Seven simple employee development tips to impact your success
If you’re not growing, you’re dying. This was a statement that I embraced many years ago, and it has served me well. In today’s high tech world, it is virtually impossible to keep up with everything and none of us know everything.
For example, the United States Patent & Trademark office (US PTO) had over 288,000 patent applications in 2015. This is up from 164,000 in 2000 and just 64,000 in 1975. Source: (USPTO statistics chart 1963 – 2015). Can you imagine trying to keep up with all of those applications?
Studies have shown that one of the best ways to remain cognitively agile as we age is to continually challenge our brain. The best way to do this is to consistently learn something new every day. Here are six great ways that we can take charge of our own employee development on a regular basis.
Continually Seek out Feedback
One of the greatest ways to learn how to do something right is to do it wrong. Of course, positive feedback feeds our egos and that positive reinforcement is a great thing. Top leaders throughout history valued feedback from everyone. Abraham Lincoln’s cabinet was made up of a number of individuals who were not members of his own party, and in fact they did not like each other. This was exactly what he needed. They provided feedback to him from all directions.
Share Your Knowledge
The way we grow as a team is to share what we know. This builds trust, and creates a more positive organizational culture of collaboration which. Trust encourages others to share their knowledge and helps us achieve our leadership development goals.
Training – Training – Training
This may sound obvious, yet the vast majority of leaders fail to pursue leadership training on their own and thus become stagnant. The most successful organizations make it a requirement for employees and leaders alike to take a certain number of hours each year as part of their employee development training.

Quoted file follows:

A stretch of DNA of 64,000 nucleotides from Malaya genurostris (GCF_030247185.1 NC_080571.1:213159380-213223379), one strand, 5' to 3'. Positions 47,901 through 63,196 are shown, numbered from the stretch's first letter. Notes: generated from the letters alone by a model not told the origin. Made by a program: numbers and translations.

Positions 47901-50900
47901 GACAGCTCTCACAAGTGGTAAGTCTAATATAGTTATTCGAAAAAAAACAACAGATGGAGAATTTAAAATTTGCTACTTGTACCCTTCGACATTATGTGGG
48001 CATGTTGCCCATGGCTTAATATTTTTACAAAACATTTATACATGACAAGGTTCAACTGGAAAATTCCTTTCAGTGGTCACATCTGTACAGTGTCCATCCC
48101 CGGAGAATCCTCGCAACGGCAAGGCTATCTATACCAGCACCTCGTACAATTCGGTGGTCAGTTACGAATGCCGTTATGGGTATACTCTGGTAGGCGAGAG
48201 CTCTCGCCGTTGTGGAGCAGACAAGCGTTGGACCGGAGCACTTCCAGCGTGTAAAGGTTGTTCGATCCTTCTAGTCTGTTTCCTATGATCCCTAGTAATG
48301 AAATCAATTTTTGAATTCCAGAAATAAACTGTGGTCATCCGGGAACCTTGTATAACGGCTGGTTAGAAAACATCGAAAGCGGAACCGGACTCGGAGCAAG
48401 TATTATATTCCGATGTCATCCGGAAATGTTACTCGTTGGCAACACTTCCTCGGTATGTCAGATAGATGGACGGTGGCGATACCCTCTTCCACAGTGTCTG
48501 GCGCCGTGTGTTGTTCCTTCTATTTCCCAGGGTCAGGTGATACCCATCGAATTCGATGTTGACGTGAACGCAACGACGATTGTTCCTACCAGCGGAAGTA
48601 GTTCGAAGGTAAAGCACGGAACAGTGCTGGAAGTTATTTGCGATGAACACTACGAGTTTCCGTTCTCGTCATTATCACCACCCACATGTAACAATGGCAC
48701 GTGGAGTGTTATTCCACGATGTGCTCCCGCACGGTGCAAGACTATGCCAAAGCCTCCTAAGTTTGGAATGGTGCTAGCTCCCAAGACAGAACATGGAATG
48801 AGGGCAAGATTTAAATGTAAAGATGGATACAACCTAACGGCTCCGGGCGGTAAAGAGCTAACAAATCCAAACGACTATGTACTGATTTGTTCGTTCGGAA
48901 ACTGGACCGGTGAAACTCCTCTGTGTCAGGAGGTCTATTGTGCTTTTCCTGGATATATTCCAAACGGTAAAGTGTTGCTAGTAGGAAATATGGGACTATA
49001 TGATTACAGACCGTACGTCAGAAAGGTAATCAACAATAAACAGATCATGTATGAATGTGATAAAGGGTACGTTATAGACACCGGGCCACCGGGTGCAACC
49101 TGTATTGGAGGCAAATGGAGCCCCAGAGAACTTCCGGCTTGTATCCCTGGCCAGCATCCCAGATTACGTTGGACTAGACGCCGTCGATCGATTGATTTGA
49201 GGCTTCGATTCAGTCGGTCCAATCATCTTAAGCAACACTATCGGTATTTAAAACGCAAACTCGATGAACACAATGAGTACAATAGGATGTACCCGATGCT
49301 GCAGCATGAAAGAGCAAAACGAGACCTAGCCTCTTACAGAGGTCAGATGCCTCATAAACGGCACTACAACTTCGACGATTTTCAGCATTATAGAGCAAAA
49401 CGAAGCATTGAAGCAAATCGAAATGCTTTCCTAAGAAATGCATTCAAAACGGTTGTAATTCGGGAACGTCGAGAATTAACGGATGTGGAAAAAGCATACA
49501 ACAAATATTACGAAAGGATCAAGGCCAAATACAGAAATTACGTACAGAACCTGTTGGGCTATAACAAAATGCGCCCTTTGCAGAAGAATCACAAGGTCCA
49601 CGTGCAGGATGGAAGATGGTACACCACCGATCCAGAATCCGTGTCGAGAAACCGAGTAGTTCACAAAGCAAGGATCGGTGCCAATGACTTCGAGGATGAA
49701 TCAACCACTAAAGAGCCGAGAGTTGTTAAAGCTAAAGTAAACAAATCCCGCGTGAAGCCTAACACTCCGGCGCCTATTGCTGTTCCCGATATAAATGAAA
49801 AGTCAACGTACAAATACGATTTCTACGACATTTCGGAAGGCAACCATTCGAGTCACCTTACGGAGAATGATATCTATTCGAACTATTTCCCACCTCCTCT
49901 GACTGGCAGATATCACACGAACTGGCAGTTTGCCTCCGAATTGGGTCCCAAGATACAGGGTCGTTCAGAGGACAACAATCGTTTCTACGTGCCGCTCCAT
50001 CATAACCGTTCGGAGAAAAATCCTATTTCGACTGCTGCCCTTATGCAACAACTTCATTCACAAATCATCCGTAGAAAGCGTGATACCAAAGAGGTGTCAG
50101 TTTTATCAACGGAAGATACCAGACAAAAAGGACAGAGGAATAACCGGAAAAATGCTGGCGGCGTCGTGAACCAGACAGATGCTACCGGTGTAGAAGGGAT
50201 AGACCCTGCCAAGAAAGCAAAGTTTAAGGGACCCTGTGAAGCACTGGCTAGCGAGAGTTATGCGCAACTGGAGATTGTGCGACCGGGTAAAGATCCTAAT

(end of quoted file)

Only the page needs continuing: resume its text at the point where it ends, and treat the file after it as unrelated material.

It is also important to read positive, influential, non-fiction books on a regular basis; between four and seven per year is advised.
Keep it Balanced
Education and training needs to be balanced between technical and what we call “soft skills”. If you develop only your technical skills, you will be strong in just one area, yet relatively weak in the softer skills. Most Olympic athletes don’t train solely on their individual sport. Does Michael Phelps only swim, or Rory McIlory only golf? Not a chance. Both continually work on strength, endurance, and precision with a variety of training. What does your balance look like?
Get a Mentor AND a Coach
Do not get them confused, they fill two very different roles. You may even want multiple of each. A mentor is someone, perhaps within your industry, who you can open up to about challenges. Someone who will guide you. A good mentor will NOT tell you what to do or even how to do it. Instead they will work with you and let you figure it out for yourself.
On the other hand, a good coach will help you fine tune your skills, sometimes telling you how to make minor adjustments. Again, I go back to virtually any professional athlete, they often have multiple coaches for different disciplines.
There is no better feeling than when you volunteer for a worthwhile project. You will grow exponentially in many areas, and learn different ways to lead and grow professionally.
Reflect and be grateful
This may sound ridiculous, and I assure you it is not. When we reflect on the things we have accomplished and are grateful for what we have, we tend to repeat that behavior. Subsequently, we grow and develop.
These are just a few of the ways you can continually grow and develop and an individual or as a leader. Remember, if you’re not growing, you’re dying, and the stronger your team, the stronger the organizational culture. The stronger the organizational culture, the greater the overall productivity. It’s your choice.